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Should the Legal Age of Marriage of the women be raised to 21?

Author: Tapasya Bhatia

Designation: Student,

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Author’s Note:

“A good parent prepares the child for the path, not the path for the child.”

According to the Indian laws in 1860, the Indian Penal Code criminalized sexual intercourse with a girl below the age of 10 years. Moreover, the age of Consent Bill 1927, made marriage invalid with a girl under the age of 12 years.

In the year 1929, the Child Marriage Restraint Act set the minimum age of men and women as 14 and 18 years respectively. This law is known as Sarda Act. In 1978, the Sarda Act was amended and the legal minimum age of marriage for women was increased to 18 years and for men to 21 years.

Government’s Words

The proposition that is now on the table from the current government is to raise the age of women entering marriage to 21 years. The Prime Minister has mentioned this among his priorities for the year during his Independence Day speech.

Nirmala Sitharaman during her Budget Speech 2020-2021, announced to revise the legal age of marriage for women from 18 to 21 years. In February 2020, Sitharaman announced a task force that will present its recommendations over this 6 month time period.

Member of Committee

A Center committee is headed by former Samata Party president Jaya Jaitly and will have among members V K Paul, Member, Health, NITI Ayog.

The ten-member task force will have as member Secretaries Health, Women and Child Development, Law and, School Education. Three independent members are Najma Akhtar, Vasudha Kamath, and Dipti Shah.

Why did it become the need of the hour?

According to research and report, the age of marriage is the major to solve the particular issues are:

  • Maternal and child health

  • Improvement of nutrition levels

  • Unemployment

  • Unwanted Pregnancies

  • Sexually Transmitted Diseases

  • Prone to sexual and reproductive health morbidities

  • Maternal mortality

  • Hindrance in pursuing higher education

UNICEF (United Nations Children’s Fund) study, says that around 27% of the women in India are married before turning their 18th birthday. If the women’s age may shift from 18 to 21 it will act for betterment for women and prevent child marriage. The numbers are enormous, and our record in curbing marriages below age 18 years has been abysmal, even after 40 years of enactment of the Prohibition of Child Marriage Act.

For Example, the proportion of women aged 20 years to 24 years who had been married when they were below the age of 18 years – the preferred and globally used indicator of child marriage - was 54% in 1992 – 93, 50% in 1998 – 99 and 47% in 2005-06. It fell impressively only in the last decade, between 2005-06 and 2015-16. Even so, this means roughly 1.5 crore young girls were married as children, in violation of the law.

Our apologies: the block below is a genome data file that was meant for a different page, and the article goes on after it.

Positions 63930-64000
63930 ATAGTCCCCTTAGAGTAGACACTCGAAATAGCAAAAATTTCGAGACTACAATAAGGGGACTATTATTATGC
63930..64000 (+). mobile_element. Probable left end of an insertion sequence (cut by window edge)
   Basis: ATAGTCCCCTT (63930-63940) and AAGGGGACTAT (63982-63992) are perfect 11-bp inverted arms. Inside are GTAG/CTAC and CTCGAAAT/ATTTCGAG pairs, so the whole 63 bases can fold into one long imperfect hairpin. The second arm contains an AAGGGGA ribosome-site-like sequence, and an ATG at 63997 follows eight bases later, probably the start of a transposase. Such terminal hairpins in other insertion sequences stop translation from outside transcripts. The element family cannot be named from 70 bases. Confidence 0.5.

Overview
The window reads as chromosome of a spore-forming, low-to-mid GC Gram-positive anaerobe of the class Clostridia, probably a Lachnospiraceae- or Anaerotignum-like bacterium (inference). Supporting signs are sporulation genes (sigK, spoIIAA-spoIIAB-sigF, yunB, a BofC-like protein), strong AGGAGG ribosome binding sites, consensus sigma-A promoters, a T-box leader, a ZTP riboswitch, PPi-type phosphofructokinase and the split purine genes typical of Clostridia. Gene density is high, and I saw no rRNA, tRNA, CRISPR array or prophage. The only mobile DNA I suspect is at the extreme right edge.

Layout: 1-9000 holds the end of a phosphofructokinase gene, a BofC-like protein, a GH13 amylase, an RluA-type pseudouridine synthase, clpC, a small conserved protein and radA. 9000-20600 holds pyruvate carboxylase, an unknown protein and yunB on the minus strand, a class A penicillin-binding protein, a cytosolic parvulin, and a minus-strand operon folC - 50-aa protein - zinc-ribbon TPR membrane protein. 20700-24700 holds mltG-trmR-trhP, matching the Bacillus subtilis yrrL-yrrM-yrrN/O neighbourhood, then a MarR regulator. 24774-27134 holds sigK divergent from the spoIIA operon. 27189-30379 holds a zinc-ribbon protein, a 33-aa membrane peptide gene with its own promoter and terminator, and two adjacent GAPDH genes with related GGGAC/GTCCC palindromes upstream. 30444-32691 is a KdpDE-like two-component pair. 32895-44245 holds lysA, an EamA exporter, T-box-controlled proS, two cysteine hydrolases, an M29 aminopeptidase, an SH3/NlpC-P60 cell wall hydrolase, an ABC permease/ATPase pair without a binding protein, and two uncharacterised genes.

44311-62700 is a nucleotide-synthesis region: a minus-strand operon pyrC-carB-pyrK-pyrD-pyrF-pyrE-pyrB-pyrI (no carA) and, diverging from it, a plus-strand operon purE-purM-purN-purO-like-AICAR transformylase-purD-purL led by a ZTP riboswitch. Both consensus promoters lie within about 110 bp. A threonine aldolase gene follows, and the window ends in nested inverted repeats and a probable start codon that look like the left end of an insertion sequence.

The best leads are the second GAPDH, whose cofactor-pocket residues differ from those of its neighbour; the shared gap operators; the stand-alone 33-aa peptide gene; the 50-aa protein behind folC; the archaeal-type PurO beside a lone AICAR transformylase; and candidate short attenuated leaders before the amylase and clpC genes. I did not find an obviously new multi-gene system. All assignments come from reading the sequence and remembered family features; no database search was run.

Impact on Women life

As it is generally said by Prime Minister Narendra Modi that youth are the main resource of India. Increasing the age from 18 to 21 will provide a better chance for women to develop. It will be doing a great disservice to the development of healthy sexuality among youth in India.

Earlier women were not promoted for higher education but this will leads to a shift toward employment. It is rightly said that those who marry at ages 21 years and above are better off than those who marry younger. This is right even many studies have shown those who marry late have a higher or college education, skill opportunity, better socio understanding, better economic status.

For Example, leading gender specialist Mary E John’s analysis of National Family Health Survey data shows that while almost half (45%) of those belonging to the poorest households married in childhood, just one in ten (10%) of those belonging to the wealthiest households did so.

Social outlook

Since we all are aware of our typical Indian thoughts as soon as the girl touches 18 people start maintaining a pressure that even affects the mental health of the girls. A mother of a 17-year-old girl in Rajasthan put it like this, “I have just this one thought, that one should not marry a girl till she is standing on her own two feet, say at 25 years or even 26 years. She must approve of the boy and his family.

Yet vast inequalities persist in our social system, and many remain untouched by opportunities in education, health, and poverty alleviation. India is in many strategies for unreached and disadvantaged poverty. Such programs and policies are much more helpful for human rights than legislation and will lead a shift toward the graph of delays in marriages.








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